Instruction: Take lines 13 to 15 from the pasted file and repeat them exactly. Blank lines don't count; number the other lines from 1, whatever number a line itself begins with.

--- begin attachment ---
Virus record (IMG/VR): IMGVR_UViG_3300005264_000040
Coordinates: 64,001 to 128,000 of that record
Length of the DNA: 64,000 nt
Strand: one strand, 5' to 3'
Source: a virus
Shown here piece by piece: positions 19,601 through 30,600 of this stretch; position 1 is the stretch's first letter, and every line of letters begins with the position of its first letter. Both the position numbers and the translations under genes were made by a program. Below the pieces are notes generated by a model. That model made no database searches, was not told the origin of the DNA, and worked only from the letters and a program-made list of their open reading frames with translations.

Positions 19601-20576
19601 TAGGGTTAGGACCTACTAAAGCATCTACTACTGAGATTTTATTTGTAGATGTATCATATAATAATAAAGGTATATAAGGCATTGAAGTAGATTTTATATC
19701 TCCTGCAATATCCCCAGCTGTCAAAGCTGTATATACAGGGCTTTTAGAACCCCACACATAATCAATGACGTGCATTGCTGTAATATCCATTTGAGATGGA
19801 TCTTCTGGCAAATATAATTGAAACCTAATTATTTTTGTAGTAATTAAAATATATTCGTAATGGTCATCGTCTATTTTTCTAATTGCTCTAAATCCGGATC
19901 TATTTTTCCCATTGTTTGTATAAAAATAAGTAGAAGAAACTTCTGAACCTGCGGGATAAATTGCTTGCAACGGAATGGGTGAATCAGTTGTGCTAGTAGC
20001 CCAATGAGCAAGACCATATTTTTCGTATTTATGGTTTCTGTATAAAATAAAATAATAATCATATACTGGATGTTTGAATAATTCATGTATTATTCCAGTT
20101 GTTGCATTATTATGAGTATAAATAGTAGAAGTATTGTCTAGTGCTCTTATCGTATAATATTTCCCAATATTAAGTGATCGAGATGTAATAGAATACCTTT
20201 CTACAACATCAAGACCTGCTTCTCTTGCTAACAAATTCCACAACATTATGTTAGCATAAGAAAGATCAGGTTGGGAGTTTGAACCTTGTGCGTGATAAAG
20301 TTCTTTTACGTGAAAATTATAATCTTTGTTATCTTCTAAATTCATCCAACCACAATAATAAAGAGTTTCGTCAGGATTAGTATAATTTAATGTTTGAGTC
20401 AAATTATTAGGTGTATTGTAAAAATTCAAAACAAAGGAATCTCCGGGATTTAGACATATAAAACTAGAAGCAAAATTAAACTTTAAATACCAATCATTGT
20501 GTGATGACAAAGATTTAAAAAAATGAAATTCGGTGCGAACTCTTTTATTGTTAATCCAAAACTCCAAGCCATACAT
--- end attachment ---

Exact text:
20101 GTTGCATTATTATGAGTATAAATAGTAGAAGTATTGTCTAGTGCTCTTATCGTATAATATTTCCCAATATTAAGTGATCGAGATGTAATAGAATACCTTT
20201 CTACAACATCAAGACCTGCTTCTCTTGCTAACAAATTCCACAACATTATGTTAGCATAAGAAAGATCAGGTTGGGAGTTTGAACCTTGTGCGTGATAAAG
20301 TTCTTTTACGTGAAAATTATAATCTTTGTTATCTTCTAAATTCATCCAACCACAATAATAAAGAGTTTCGTCAGGATTAGTATAATTTAATGTTTGAGTC